Thus, that the refusal to pay compensation became arbitrary after suit was filed did not defeat the imposition of penalties in Fruge v. Pacific Employers Ins. Co., 226 La. 530, 76 So.2d 719; La.App. 1 Cir., 71 So.2d 625. There, suit was filed on April 9, 1952, and thereafter payment of compensation was initially resumed and continued until March 30, 1953. On this latter date the defendant again discontinued compensation payments on the ground that current medical reports showed a partial rather than a permanent disability—a defense found to be totally without merit. The termination of compensation on March 30, 1953, was found to be arbitrary, and the insurer was assessed with the statutory penalties even though the arbitrary refusal had occurred after suit was filed.
Even assuming that the employer resisted payment of compensation at the correct rate upon advice of counsel received subsequent to suit
II. The employer's non-payment of a $12.75 medical bill.
Insofar as the employer failed to pay (until cast for it by the judgment below) the $12.75 medical expenses incurred on the date of the accident, his sole excuse tendered through an office employee was that such failure was an "oversight". The uncontradicted evidence in the record shows that the employer was billed in October, 1958 for this amount, and that the collection department of the hospital telephoned his office to again request payment of this medical bill in January, 1959. In addition, Article 10 of the plaintiff's petition expressly alleges that such medical bill owed by the employer was due and unpaid (Tr. 8), and the defendant's answer denied this allegation (Tr. 51). In view of the above cited jurisprudence, and under these circumstances, the employer's continued nonpayment of the medical expenses demanded both by plaintiff's petition and by the hospital was arbitrary so as to subject him to penalties. See also Hale v. Republic Drilling Company, La.App., 1 Cir., 109 So.2d 268.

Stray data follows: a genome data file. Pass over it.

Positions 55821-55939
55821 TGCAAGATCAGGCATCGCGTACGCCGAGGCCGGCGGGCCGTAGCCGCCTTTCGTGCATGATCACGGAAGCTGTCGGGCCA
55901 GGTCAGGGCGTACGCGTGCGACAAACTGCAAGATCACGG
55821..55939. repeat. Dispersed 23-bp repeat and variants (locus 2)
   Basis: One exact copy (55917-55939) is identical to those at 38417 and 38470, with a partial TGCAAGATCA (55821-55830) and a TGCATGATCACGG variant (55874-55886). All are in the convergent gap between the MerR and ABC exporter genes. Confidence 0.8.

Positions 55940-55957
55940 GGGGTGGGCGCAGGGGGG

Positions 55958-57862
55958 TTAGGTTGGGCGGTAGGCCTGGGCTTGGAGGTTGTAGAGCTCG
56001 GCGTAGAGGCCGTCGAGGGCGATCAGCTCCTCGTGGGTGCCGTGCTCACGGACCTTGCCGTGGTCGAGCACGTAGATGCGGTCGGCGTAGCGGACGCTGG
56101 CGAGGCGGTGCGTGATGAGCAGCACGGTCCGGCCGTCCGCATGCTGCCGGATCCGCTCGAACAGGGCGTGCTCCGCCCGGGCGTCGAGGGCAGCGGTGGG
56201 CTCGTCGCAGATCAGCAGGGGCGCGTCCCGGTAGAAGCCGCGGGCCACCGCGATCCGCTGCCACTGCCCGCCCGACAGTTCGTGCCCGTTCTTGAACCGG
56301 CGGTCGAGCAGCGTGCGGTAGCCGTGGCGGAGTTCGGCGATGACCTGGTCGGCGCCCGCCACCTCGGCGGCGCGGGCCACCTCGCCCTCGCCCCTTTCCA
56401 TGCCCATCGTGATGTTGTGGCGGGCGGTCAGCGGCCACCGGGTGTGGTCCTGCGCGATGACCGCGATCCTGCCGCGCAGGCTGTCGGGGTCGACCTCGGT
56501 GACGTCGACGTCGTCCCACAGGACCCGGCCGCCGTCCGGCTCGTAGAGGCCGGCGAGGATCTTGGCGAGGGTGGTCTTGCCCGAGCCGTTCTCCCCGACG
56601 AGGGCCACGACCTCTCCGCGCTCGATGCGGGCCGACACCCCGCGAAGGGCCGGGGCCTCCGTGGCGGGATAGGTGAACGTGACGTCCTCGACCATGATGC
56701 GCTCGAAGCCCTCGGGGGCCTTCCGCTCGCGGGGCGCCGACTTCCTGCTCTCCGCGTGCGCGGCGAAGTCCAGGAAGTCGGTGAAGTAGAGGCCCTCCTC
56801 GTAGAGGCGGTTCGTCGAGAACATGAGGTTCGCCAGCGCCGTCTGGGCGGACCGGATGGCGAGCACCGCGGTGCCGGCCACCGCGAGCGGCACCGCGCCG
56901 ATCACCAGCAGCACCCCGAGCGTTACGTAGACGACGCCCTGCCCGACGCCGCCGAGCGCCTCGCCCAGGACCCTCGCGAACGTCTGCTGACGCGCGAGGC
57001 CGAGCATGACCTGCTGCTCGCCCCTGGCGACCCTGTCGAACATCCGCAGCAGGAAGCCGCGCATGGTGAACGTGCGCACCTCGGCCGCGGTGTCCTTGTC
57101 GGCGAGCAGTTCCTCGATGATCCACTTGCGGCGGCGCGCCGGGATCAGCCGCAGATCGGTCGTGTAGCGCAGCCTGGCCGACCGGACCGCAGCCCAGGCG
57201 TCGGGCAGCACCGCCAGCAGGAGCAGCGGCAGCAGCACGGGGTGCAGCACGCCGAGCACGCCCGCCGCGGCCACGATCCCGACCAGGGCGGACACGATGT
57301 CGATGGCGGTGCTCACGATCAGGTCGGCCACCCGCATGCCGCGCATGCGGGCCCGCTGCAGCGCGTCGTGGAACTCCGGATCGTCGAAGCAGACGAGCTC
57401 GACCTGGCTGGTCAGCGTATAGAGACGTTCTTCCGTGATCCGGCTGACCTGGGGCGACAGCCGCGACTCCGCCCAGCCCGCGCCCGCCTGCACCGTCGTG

The final question before us in this appeal is raised by the defendant's contention that, in any event, statutory penalties cannot be assessed against him because the statute specifically provides that such penalties do not accrue unless the employer has arbitrarily failed to pay compensation benefits "within sixty days after receipt of written notice", which must be sent by registered mail. LSA-R.S. 23:1201.2. (See footnote 1 above.) The defendant then points out that no notice by registered mail was ever sent to him; that prior to suit he never refused to pay compensation (even though it was concededly paid at an incorrect rate); and that prior to suit no period of 60 days elapsed following the last payment of compensation received by the plaintiff.